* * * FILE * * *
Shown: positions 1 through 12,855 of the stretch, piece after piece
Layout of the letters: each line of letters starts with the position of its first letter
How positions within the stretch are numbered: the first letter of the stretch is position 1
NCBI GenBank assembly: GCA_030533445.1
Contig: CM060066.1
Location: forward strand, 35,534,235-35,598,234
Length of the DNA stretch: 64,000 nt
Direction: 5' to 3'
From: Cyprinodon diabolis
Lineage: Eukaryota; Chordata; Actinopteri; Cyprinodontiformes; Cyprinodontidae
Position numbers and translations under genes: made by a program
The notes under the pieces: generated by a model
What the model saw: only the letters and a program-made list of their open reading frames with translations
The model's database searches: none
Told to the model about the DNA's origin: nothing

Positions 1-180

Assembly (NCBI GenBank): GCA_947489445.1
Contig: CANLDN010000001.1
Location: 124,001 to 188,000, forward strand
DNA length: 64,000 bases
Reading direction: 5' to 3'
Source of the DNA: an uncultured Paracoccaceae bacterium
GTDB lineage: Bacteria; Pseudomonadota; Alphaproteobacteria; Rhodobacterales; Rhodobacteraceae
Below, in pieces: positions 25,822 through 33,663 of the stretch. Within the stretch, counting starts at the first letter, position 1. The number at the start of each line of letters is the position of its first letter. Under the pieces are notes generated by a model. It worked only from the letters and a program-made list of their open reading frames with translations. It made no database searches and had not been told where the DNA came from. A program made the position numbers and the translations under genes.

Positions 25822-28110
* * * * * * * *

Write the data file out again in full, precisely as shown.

Shown: positions 1 through 12,855 of the stretch, piece after piece
Layout of the letters: each line of letters starts with the position of its first letter
How positions within the stretch are numbered: the first letter of the stretch is position 1
NCBI GenBank assembly: GCA_030533445.1
Contig: CM060066.1
Location: forward strand, 35,534,235-35,598,234
Length of the DNA stretch: 64,000 nt
Direction: 5' to 3'
From: Cyprinodon diabolis
Lineage: Eukaryota; Chordata; Actinopteri; Cyprinodontiformes; Cyprinodontidae
Position numbers and translations under genes: made by a program
The notes under the pieces: generated by a model
What the model saw: only the letters and a program-made list of their open reading frames with translations
The model's database searches: none
Told to the model about the DNA's origin: nothing

Positions 1-180

Assembly (NCBI GenBank): GCA_947489445.1
Contig: CANLDN010000001.1
Location: 124,001 to 188,000, forward strand
DNA length: 64,000 bases
Reading direction: 5' to 3'
Source of the DNA: an uncultured Paracoccaceae bacterium
GTDB lineage: Bacteria; Pseudomonadota; Alphaproteobacteria; Rhodobacterales; Rhodobacteraceae
Below, in pieces: positions 25,822 through 33,663 of the stretch. Within the stretch, counting starts at the first letter, position 1. The number at the start of each line of letters is the position of its first letter. Under the pieces are notes generated by a model. It worked only from the letters and a program-made list of their open reading frames with translations. It made no database searches and had not been told where the DNA came from. A program made the position numbers and the translations under genes.

Positions 25822-28110